skip to content

Past events hosted within or of interest to the Department are listed here (upto 1 year ago). Visit our main Events page to see upcoming events.

  • 24May

    Dr Matt Kitching from the University of Durham

    Molecular rearrangement strategies allow the rapid construction of complex molecular architectures in an atom efficient manner. In this talk, our recent work will show how through in-situ directing group generation, the dual nature of lithium bases can be exploited to promote a new one-pot rearrangement. In the second part, the use of molecular rearrangement in supramolecular chemistry to construct beta peptides in a sequence specific manner using a molecular machine will be discussed.

    All Department members welcome.

  • 23May

    Tuhin Maity

    25 minute talks + 5 minutes of questions

    All Department members welcome.

  • 22May

    A talk/discussion with John Nevard from CDT Ltd. 

    The agenda for the discussion is as follows:

    What is Intellectual Property ?
    Why do you want a Patent ?
    What can you do with a Patent ?
    The Importance of Patents
    First Principles
    What can be Patented ?
    The Patenting Process
    Where to Patent ?
    The Investment

    The discussion is intended to focus on the practical and commercial aspects of intellectual property rather on the nitty gritty of patenting, although that is covered at a high level. The tenet of the discussion is that Intellectual property are assets and like any other assets they should be adding value to their owner, the discussion covers how patents, in particular, can be leveraged

    All Department members are welcome.

  • 18May

    Dr Hamish H-M Yeung, Glasstone Research Fellow, Inorganic Chemistry Laboratory, University of Oxford

    Over the past two decades, porous and dense metal-organic frameworks (MOFs) have evolved into one of the fastest growing research areas in chemistry and materials science. However, a greater understanding and control of MOF formation would be useful in several regards. For instance, we might wish to synthesize new (meta)stable structures that are predicted by computational methods, or tune the composition, shapes, sizes and surfaces of MOF particles to improve uptake kinetics or generate useful mechanical properties. This presentation will highlight some recent advances in our understanding of MOF crystallization, using in-situ techniques to obtain real time kinetic information.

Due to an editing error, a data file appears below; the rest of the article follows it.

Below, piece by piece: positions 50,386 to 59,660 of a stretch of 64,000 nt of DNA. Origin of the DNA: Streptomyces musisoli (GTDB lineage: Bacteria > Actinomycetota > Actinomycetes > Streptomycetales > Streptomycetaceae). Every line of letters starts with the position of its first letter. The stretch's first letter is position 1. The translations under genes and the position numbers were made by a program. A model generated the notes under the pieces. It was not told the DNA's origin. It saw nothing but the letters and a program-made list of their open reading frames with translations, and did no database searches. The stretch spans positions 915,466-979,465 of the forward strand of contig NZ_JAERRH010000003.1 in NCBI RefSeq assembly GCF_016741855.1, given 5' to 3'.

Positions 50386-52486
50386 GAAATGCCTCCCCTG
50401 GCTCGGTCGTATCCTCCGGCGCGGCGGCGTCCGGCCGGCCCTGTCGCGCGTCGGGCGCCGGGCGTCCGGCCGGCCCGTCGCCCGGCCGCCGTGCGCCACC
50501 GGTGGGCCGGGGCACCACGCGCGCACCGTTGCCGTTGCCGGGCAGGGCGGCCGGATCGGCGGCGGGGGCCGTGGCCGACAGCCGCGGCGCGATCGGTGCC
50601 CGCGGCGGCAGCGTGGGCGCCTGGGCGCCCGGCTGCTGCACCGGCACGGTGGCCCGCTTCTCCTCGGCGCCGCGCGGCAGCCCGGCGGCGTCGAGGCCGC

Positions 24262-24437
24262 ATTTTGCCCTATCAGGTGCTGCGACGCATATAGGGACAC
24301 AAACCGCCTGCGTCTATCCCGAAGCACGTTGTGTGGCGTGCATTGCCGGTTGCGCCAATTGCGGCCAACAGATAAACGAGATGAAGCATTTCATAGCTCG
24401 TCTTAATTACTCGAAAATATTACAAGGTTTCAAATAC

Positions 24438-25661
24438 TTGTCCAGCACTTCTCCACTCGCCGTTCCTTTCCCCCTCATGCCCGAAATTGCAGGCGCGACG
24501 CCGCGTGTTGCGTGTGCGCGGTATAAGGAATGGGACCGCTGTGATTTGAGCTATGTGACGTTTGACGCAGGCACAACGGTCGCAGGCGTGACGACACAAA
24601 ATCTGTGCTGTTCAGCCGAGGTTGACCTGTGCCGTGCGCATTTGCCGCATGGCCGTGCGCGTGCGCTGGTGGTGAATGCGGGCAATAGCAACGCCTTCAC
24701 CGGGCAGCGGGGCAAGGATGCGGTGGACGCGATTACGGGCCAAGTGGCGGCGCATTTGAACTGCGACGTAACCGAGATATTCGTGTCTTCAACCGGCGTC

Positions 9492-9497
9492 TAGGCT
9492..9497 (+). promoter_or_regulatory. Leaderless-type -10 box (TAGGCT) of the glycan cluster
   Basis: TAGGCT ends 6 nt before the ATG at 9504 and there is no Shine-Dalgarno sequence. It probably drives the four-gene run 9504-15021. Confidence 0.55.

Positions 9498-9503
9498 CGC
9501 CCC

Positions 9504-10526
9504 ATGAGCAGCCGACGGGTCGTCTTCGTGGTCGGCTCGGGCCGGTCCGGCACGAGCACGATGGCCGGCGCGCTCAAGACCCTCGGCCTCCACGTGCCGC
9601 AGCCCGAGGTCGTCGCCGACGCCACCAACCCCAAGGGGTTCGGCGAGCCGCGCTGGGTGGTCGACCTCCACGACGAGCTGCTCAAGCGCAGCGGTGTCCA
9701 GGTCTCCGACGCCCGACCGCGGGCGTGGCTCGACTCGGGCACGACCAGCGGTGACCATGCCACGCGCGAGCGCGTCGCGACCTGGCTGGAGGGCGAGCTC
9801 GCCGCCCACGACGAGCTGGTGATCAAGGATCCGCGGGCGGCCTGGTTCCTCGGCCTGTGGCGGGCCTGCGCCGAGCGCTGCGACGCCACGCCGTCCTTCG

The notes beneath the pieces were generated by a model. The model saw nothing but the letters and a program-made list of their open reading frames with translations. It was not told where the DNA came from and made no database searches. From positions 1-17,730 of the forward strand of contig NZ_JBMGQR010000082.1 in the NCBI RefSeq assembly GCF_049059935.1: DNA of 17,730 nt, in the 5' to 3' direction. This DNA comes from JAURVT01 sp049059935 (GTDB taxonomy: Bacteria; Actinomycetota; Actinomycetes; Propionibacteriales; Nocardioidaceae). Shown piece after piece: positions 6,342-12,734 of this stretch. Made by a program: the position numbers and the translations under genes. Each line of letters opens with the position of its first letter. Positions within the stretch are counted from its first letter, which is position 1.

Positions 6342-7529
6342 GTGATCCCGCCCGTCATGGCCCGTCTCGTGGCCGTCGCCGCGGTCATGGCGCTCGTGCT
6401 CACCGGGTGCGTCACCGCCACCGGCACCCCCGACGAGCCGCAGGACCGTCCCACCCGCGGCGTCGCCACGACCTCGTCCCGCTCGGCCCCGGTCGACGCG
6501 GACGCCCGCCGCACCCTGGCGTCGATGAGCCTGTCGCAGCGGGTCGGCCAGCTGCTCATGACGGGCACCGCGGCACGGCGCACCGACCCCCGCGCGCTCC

All Department members welcome.

  • 15May

    Please join us for the second event profiling the careers and career progression of women at Cambridge.

    Each term a panel of female staff from across the University will describe their career pathways and the opportunities and challenges they have faced along the way.

    We are delighted to announce our speakers at this event are:

    • ​Saba Alai, Departmental Safety Officer, Cavendish Laboratory
    • ​Sam Stokes​, Departmental Administrator (maternity cover), Cavendish Laboratory
    • ​Holly Tillbrook, Secretary of the School of Physical Sciences​ (secondment)

    Please join us for coffee and cake!

    To book your place, please visit:

  • 09May

    Sachio Komori

    25 minute talks + 5 minutes of questions


  • 09May

    Often a small change in a reaction or material can cause a drastically different result. But is this enough to make it an invention? Cambridge Enterprise will be discussing what is the inventive step in chemical and materials inventions, along with a patent attorney.

  • 03May

    The Department will be holding its first Equality and Diversity seminar and networking event delivered by Dr Terri Simpkin, Anglia Ruskin University. The seminar will be followed by a networking lunch in the tea room. 

    The seminar is open to all members of the Department but due to space limitations (and to make sure we have enough lunch!), registration is compulsory. 

    Please sign up on the Eventbrite website:


    Feel like a fake?

    Trying your best to convince yourself you belong at university?

    Join the conversation about the impostor phenomenon and learn where it comes from and more importantly, how you can get rid of it.

    So, you’ve got into your course and you’re all set for a stellar academic career followed by the job of your dreams! 

    Pity that voice over your shoulder keeps suggesting there’s been some terrible mistake and you’re not supposed to be here. Or, everyone else here is more clever and therefore deserves to be here more than you. At some point someone’s going to find you out for the phoney you are.

    Well, guess what? It’s not just you and it’s more often than not, simply not true.

    The notion of being less competent than you should be or believing your success to be a bit of a mistake can be stressful and the sense that at some point you're going to be found out as an impostor can be crippling to achievement and may cause anxiety and overwork.

    Presented by Dr Terri Simpkin, this introductory conversation is based on current research into women in STEM and how they experience the impostor phenomenon. Learn how the internal monologue perpetuates the sense of being a phoney and identify ways to better recognise and enjoy the achievement you well and truly deserve.  

    More information can be found at  

  • 01May

    Snacks will be provided, prizes will be won, and fun will be had by all with quizmasters Jamie Cyr and Matthew Linley. 

    Sign up as an individual or as a team for £2 per person at the Servery. Individuals will be placed into a team prior to the start of the quiz.

  • 25Apr

    Kohei Ohnishi

    25 minute talks + 5 minutes of questions